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Democrats revive another Net neutrality proposal

Bill would rewrite antitrust law to prohibit network operators from "prioritizing" Internet content or services. Unlike other efforts, this one actually started to go somewhere during the last Congress.

The only Net neutrality proposal to encounter some measure of success in the U.S. Congress is back again for another try.

As foreshadowed at a March hearing, House Judiciary Committee Chairman John Conyers (D-Mich.) on Thursday reintroduced the Internet Freedom and Non-discrimination Act, which passed by a 20-13 vote in the same committee in 2006. Rep. Zoe Lofgren (D-Calif.) is co-sponsoring the bill, but so far, it is not clear whether any Republicans have signed on.

Just like last time, the bill would rewrite U.S. antitrust law to prohibit network operators like AT&T and Comcast from blocking, impairing, or discriminating against "lawful" Internet content, applications, and services or charging extra fees for "prioritization or enhanced quality of service."

"The Internet was designed without centralized control, without gatekeepers for content and services," Conyers said in a statement. "If we allow companies with monopoly or duopoly power to control how the Internet operates, network providers could have the power to choose what content is available."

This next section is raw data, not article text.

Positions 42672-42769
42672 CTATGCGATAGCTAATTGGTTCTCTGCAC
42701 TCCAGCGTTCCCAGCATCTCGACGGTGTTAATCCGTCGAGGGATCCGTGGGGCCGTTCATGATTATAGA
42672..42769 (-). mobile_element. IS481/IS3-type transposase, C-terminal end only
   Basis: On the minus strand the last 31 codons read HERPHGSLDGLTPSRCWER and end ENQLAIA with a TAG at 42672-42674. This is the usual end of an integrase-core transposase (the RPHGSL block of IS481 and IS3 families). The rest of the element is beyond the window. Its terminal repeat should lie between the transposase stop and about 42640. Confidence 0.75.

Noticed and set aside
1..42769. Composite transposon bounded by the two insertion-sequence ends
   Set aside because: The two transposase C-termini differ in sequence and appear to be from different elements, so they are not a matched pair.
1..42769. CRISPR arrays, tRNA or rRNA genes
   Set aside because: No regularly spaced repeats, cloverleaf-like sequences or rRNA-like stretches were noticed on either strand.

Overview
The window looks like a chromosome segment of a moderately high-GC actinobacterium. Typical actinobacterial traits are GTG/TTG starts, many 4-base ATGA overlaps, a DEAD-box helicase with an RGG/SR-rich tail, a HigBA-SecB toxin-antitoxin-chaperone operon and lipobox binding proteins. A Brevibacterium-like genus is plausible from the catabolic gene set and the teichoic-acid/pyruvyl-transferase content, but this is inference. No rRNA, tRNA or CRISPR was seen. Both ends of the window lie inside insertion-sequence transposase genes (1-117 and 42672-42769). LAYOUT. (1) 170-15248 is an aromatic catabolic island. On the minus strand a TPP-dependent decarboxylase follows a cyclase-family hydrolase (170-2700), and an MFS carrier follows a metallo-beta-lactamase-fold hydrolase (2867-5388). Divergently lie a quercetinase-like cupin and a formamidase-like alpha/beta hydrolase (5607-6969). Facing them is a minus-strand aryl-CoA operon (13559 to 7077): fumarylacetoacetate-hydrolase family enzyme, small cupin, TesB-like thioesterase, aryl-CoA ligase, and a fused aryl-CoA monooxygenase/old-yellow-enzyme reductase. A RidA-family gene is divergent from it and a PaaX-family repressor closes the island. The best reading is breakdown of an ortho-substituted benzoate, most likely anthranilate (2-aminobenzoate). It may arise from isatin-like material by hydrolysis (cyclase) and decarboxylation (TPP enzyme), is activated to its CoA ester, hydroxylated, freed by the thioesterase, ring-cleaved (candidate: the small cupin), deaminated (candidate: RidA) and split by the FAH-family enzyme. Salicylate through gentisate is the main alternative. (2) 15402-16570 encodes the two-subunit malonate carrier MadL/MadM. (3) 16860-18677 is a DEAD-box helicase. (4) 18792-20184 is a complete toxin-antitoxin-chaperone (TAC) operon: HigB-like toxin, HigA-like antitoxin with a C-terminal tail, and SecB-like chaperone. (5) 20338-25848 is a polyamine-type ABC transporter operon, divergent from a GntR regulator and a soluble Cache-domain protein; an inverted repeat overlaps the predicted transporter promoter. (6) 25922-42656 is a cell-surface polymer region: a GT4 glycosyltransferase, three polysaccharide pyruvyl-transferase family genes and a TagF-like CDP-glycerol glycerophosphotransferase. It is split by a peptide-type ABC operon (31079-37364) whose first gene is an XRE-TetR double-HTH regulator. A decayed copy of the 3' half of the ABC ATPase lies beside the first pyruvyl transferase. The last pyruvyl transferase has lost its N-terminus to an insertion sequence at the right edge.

The five-page measure would provide exceptions for things like "reasonable and nondiscriminatory" network management necessary to keep the network running smoothly and compliance with other laws and court orders.

The bill's introduction comes on the heels of a hearing earlier this week about a Net neutrality proposal in a competing House panel, the Energy and Commerce Committee, which traditionally engaged in turf battles with the Judiciary Committee over certain matters.

Net neutrality, of course, is the idea that network operators shouldn't be allowed to prioritize information that rides on their pipes. Advocates of legislation--including Google,, eBay, and a variety of consumer advocacy groups--argue rules are necessary to keep the Internet free, open, and democratic, so that small start-ups can be on a level playing field with more established companies. Network operators, by contrast, say new rules will stifle investments in new broadband networks and deprive them of the flexibility they need to keep their services running smoothly.